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Why I’m a total stickler for teaching kids good manners

Categories: Parenting & Family

5 comments

My daughter is a really good kid. Of course we all think our kids are good kids but there is a general consensus amongs friends and family that she is well-behaved, nice, and all-around not a lot of trouble. I dig that. But there is one thing that I’ve been pestering her about endlessly, especially as we’re in the midst of the holiday season: Saying thank you and please more often.

We’ve had lots of presents giving and lots of meals with friends and family, all of which made me realize that my daughter doesn’t remember her manners as often as I think she should. She is 7 and to be honest, I think most of the time when she doesn’t say thank you after finishing a meal or getting a present it’s because she is off to the next thing or she is excited to play with the new thing she just got. When I remind her to say thank you or to use please when she is asking anyone for anything — including family, friends or strangers — she is quick to do it.

But I think she is old enough to remember to be more polite on her own and these days I’m sounding like a broken record telling her why I think it’s important. I’m a stickler for good manners, I’ll admit it. I pay attention to manners when I’m meeting new people — socially or for work — and I’m quick to judge if someone lacks them. Like having good grammar (another pet peeve of mine, but that’s for another day) I think good manners are one of those core things we should all have. They help us be more civil, more human, more socially happy with each other. They are not hard to learn and or practice. And there is absolutely no downside to being polite.

I’ll make an over-generalization and say that I think a lot of kids could use a manners upgrade. When our daughter has a playdate with someone and they are polite, I notice it because it’s not something that I see all the time. But maybe my expectations are too high.

Do you make a big deal out of teaching your kids to be polite and have good manners?



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5 comments so far...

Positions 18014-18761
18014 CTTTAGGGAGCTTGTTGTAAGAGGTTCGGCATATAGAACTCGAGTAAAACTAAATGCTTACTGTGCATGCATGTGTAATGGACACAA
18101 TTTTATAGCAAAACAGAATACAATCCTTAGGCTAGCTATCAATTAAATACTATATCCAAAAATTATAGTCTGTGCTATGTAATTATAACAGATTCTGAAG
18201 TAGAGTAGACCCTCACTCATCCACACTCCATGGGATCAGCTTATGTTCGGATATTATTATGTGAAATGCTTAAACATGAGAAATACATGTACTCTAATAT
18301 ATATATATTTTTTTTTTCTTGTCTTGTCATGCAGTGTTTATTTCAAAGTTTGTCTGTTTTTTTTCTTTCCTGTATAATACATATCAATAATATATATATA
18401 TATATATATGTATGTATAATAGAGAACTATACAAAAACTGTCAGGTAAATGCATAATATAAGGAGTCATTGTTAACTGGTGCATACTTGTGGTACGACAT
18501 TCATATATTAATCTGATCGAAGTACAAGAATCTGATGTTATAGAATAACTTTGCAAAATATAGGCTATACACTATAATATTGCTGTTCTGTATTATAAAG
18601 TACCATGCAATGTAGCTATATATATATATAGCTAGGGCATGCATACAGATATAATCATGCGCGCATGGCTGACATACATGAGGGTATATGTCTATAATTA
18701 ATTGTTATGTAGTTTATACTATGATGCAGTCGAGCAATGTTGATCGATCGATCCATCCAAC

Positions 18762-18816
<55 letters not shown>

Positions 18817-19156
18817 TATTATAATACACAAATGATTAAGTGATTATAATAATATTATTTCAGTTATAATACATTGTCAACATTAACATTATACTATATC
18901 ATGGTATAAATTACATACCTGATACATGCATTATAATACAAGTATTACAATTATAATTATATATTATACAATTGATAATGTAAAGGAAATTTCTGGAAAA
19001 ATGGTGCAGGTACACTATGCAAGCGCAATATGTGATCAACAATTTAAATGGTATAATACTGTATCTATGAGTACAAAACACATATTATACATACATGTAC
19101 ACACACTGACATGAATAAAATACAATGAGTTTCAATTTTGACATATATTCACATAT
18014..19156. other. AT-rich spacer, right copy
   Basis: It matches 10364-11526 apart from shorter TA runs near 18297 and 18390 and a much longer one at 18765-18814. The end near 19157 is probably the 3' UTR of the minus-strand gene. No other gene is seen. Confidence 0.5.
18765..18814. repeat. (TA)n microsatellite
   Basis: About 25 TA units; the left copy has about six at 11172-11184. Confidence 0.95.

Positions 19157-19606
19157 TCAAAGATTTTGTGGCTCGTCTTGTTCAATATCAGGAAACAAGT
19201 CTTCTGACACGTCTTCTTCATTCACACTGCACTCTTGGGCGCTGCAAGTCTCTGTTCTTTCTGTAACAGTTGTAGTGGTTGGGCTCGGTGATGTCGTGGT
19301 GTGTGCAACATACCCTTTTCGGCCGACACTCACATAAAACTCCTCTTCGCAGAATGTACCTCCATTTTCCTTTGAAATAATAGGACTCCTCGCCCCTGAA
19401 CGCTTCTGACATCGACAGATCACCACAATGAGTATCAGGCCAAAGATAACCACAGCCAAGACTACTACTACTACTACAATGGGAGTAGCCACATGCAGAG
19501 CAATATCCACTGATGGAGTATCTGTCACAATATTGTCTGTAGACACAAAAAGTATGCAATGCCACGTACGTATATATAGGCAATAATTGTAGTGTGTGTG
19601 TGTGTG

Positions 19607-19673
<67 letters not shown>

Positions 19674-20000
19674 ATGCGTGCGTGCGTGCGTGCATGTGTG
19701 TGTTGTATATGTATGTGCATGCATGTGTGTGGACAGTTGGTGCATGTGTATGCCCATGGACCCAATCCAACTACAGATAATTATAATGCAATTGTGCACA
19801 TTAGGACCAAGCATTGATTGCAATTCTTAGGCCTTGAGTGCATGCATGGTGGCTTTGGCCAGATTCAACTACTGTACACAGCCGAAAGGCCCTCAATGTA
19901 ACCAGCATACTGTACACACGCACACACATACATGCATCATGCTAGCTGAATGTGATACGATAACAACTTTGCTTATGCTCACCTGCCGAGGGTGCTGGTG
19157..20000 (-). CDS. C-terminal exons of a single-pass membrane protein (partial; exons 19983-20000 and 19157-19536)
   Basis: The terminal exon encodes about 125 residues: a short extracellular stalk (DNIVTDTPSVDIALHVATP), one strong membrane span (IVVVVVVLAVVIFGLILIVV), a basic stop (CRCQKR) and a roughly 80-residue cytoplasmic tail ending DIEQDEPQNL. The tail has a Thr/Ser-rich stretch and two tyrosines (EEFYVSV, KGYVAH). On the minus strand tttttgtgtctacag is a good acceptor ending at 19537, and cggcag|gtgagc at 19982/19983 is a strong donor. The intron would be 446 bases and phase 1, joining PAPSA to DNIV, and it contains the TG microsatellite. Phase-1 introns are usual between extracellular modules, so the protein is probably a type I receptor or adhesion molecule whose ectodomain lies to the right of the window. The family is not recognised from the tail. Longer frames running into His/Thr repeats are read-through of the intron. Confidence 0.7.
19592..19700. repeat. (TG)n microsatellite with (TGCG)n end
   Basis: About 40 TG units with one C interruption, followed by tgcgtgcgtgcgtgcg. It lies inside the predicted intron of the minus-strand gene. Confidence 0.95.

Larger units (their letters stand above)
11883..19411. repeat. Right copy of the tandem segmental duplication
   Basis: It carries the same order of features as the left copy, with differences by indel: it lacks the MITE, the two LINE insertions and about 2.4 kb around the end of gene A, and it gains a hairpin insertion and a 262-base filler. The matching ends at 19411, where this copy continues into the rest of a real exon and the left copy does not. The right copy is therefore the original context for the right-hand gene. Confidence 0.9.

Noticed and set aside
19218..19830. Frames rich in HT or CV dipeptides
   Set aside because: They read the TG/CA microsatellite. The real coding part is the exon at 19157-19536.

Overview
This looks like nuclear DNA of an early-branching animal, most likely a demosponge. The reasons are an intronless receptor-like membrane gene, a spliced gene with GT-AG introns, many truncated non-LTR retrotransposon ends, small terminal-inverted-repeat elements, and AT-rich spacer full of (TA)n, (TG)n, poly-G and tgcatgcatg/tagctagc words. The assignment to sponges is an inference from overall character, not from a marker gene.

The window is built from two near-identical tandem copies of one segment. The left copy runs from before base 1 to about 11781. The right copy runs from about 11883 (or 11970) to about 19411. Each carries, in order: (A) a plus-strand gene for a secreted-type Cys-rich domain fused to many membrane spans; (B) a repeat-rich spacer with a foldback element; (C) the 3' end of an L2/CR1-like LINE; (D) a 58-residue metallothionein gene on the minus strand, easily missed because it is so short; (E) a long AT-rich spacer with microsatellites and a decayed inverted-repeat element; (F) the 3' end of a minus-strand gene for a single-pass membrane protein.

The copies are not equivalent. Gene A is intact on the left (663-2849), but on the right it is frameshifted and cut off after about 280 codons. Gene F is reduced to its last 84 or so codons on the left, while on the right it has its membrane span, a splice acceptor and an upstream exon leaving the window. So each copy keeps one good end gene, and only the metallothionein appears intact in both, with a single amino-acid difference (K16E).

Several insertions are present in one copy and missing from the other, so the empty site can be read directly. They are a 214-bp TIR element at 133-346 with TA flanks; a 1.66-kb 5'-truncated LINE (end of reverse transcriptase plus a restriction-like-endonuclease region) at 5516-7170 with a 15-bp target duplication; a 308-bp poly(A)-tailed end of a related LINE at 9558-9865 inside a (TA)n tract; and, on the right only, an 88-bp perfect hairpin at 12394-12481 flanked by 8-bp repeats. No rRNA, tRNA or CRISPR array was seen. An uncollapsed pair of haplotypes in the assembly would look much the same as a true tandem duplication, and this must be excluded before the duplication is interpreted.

• Heck yes. Manners are the beginnings of respect. right from the first time I hand them something I teach ta, and onwards, thankyou, please, excuse me. All of these things are vitally important to our ability to not only get on with each other but also to develop a conscience, a respect for ourselves and a sense of gratitude for what we have no matter how great or small.
    Have you ever noticed how much it means to someone behind a counter when you say thankyou and actually mean it?
    Respect starts at home.
    In fact I’ll go one further than that.
    In my home, if you don’t say please or thankyou, you get nothing, not only my own kids but other people’s and when I have adults who don’t use manners in my home I remind them, same rules, you don’t get a coffee, a cookie, a slice of cake until you say please and thankyou.
    and I make good cake ;-D

    Kate H  |  December 27th, 2011 at 11:04 pm

  • I work on it at every opportunity, but it seems to be a habit that doesn’t come easily, at least for young kids. I firmly believe that as long as I demonstrate good manners myself, my kids will grow into them. I already catch them spontaneously using them, albeit not consistently. I don’t think this is something to lose sleep over until they are a bit older (they are 4/5). If they forget and I can’t subtly remind them, I’ll say the pleasantry on their behalf and move on. (I’m pretty sure it’s not good manners to point out their lack of good manners in front of others.)

    SKL  |  December 28th, 2011 at 12:03 am

  • Lovely post about family.Thanks Nataly.

    Pink Salt  |  December 28th, 2011 at 1:50 am

  • Great post! I’m very much a stickler for good manners (and grammar). We have three children all three and under, so our 3yo is just now to the point where he will occasionally, remember to say ‘Mommy, may I please have a drink’ before saying ‘I need a drink!’ And a weird one… my kids say please, thank you, and excuse me (for bodily functions). Now we’re working on ‘you’re welcome’ and ‘excuse me (get outta my way).’ Any tips on that?

    My husband does remind my 3yo to thank everyone for his gifts, and I think that’s annoying and defeats the purpose, but not something I’m willing to make a big deal. He still needs reminded a little.

    Kara  |  December 29th, 2011 at 9:44 am

  • I do….My 9 year old son is not a good greeter when visitors come to our house. I always remind him that when someone says hello he needs to reply back, it’s part of being polite and acknowledging others. I am a good example, except at work, sometimes I feel if I greet my co-workers it’s like I’m disrupting them. Or enthusiasm about being at work is not taken well, this puzzles me. I have worked overseas and people seem happier to see each other everyday than here in the US. What causes this attitude?

    Mara  |  January 17th, 2012 at 10:07 am

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